Definition and Classification
The arthropathies of inflammatory bowel disease (IBD) may be defined as any noninfectious arthritis occurring before or during the course of Crohn’s disease (CD), indeterminate colitis (IC), or ulcerative colitis (UC). Arthritis is the most common extraintestinal complication of these disorders. There are two patterns of joint inflammation that can accompany IBD: peripheral polyarthritis and, less commonly, involvement of the sacroiliac (SI) joints and axial skeleton. Arthritis associated with IBD is not included in the American College of Rheumatology classification of childhood arthritis but is included in both the European League Against Rheumatism and the International League of Associations for Rheumatology criteria (see Chapter 15 ).
Incidence and Prevalence
Arthropathy has been reported in 7% to 21% of children with IBD ( Table 21-1 ). Passo and colleagues found arthritis in 9% of 44 children with UC and in 15.5% of 58 children with CD. Arthralgia was much more common than arthritis in children, occurring in 32% of those with UC and 22% of those with CD. Differentiation of UC from CD is not always easy, and differences in the reported frequencies of arthritis in each may reflect the accuracy of diagnosis in these types of IBD. A recent study showed much lower frequencies of 1% in CD and 2% in UC. These lower frequencies may reflect the current biological therapies for IBD. However, a recent study of adults with spondyloarthropathy showed a fourfold cumulative incidence over 30 years. A Swedish study reported a stable and unchanged rate of UC and CD during the past 30 years. Regional differences may also exist, as shown by a recent study of northeastern Slovenia children, which demonstrated an increased incidence.
|AUTHOR AND YEAR||DISEASE||NUMBER OF PATIENTS||NUMBER WITH ARTHRITIS||% WITH ARTHRITIS|
|Farmer & Michener, 1979||CD||522||39||7|
|Hamilton et al., 1979||CD||58||11||19|
|Burbige et al., 1975||CD||58||6||10|
|Lindsley & Schaller, 1974||CD||50||5||10|
|Passo et al., 1986||CD||58||9||15|
|Lindsley & Schaller, 1974||UC||86||18||21|
|Hamilton et al., 1979||UC||87||8||9|
|Passo et al., 1986||UC||44||4||9|
Musculoskeletal pain in children with IBD may be related to other causes including bone fractures secondary to osteoporosis (disease and glucocorticoid induced), secondary hypertrophic osteoarthropathy and noninflammatory causes such as hypermobility.
Age at Onset and Sex Ratio
In a study of 136 patients with onset of IBD before the age of 20 years, age at onset did not differ in patients who had arthritis or those who did not. The ratios of boys to girls in those with and without peripheral arthritis were almost identical, although the five children who developed spondylitis were boys.
Etiology and Pathogenesis
The causes of both IBD and its accompanying arthritis are obscure. The possible roles of gastrointestinal (GI) infections or allergic reactions to foods absorbed across an inflamed mucosa remain speculative. The SI arthritis probably shares its etiology with that of ankylosing spondylitis (AS), and studies of associated enteric species and immunity to them may be relevant. Peripheral arthropathy may involve entirely different immunoinflammatory mechanisms (immune complexes), however, and it is clinically more closely related to the activity of the intestinal disease. Picco and colleagues found increased gut permeability in all subtypes of juvenile arthritis using the lactulose/mannitol test, but IBD patients with spondyloarthropathy had the highest levels. Reciprocally, subclinical gut inflammation in the majority of patients with seronegative spondyloarthropathy has been described.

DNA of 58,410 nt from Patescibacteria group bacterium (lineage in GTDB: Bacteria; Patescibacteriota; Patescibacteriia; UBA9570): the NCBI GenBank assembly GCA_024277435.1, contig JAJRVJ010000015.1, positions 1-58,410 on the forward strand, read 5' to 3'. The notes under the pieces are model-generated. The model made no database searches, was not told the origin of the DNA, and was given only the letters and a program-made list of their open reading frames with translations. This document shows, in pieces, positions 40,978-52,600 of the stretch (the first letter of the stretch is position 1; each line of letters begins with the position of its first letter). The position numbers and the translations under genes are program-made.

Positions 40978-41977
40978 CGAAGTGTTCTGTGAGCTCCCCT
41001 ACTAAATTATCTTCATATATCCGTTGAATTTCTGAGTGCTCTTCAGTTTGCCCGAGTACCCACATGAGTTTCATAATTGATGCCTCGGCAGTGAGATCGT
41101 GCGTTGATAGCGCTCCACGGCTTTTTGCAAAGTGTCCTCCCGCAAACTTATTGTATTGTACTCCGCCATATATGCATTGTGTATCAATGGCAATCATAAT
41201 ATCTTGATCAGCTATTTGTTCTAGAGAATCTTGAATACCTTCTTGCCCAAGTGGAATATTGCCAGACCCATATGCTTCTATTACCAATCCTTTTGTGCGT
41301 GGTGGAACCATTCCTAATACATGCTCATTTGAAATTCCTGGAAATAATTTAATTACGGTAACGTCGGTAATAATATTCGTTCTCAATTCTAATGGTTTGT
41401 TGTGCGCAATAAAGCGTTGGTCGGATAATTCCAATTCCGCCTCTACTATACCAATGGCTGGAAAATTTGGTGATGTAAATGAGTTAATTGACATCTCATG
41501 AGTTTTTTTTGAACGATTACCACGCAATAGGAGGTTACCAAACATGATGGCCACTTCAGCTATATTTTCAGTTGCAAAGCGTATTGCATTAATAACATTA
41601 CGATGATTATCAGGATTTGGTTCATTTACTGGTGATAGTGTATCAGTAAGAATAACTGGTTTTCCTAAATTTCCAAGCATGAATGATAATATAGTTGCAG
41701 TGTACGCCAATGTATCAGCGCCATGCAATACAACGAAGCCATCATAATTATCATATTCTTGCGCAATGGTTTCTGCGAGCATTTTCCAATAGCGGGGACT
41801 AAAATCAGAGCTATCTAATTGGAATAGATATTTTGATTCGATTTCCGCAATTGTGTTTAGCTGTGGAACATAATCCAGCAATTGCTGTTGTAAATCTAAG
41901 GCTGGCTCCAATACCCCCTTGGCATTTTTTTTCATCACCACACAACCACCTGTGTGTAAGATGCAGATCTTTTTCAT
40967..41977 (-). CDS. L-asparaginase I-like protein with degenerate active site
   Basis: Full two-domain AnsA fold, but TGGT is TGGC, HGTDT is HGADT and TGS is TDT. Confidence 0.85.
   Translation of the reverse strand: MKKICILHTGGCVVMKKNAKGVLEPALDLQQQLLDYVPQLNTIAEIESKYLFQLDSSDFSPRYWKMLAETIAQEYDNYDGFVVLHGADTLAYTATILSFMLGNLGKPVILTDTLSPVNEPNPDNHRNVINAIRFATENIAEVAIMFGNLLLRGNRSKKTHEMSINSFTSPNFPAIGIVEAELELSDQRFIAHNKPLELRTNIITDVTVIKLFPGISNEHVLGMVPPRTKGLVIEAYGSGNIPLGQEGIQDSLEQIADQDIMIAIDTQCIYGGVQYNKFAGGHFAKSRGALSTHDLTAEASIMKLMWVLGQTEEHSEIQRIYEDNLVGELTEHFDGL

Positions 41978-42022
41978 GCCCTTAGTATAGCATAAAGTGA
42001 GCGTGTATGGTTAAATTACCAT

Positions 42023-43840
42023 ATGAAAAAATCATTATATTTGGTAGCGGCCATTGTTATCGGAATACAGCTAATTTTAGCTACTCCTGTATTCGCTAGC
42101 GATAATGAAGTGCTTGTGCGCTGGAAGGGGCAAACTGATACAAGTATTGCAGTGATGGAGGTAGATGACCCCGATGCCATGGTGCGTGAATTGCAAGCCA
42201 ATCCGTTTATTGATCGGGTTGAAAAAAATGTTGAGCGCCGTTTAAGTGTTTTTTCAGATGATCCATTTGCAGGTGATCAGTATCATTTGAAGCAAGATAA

There is a pronounced tendency for familial, racial, and ethnic clustering of UC and CD. Hamilton and associates reported that approximately 15% of children with UC and 8% of those with CD had first-degree relatives with IBD. Both diseases are more common in children of Jewish descent, who comprised 21% of the IBD population but only 2% of the general population in one study. Published reports support the view that genes of the major histocompatibility complex are important in determining susceptibility to UC in particular, but inherited predispositions are undoubtedly polygenic. In Japanese and Jewish patients, but not in other ethnic groups, the human leukocyte antigen (HLA) DRB1*1502 (DR2) allele is increased in frequency. It is estimated that SI arthritis is at least 30 times more common in patients with IBD than in the general population, a fact that reflects the high frequency of HLA-B27 in such patients. The peripheral polyarthritis accompanying IBD has no known HLA association.
Studies have identified NOD2/Card 15 variants that are associated with CD in both children and adults, particularly in those with ileal disease and lower weight at time of diagnosis. However, no association has been reported with articular involvement or AS. Recently, genome-wide associations between the IL-23R gene and CD have been shown in the pediatric age group. In a separate study, Leshinsky and colleagues showed that haplotypes without the common disease-associated mutations in the NOD2/Card 15 and Toll-like receptor (TLR) genes are associated with age at onset of the IBD. Epigenetic factors may also play a role, adding complexity to understanding IBD.
Arthritis and Enthesitis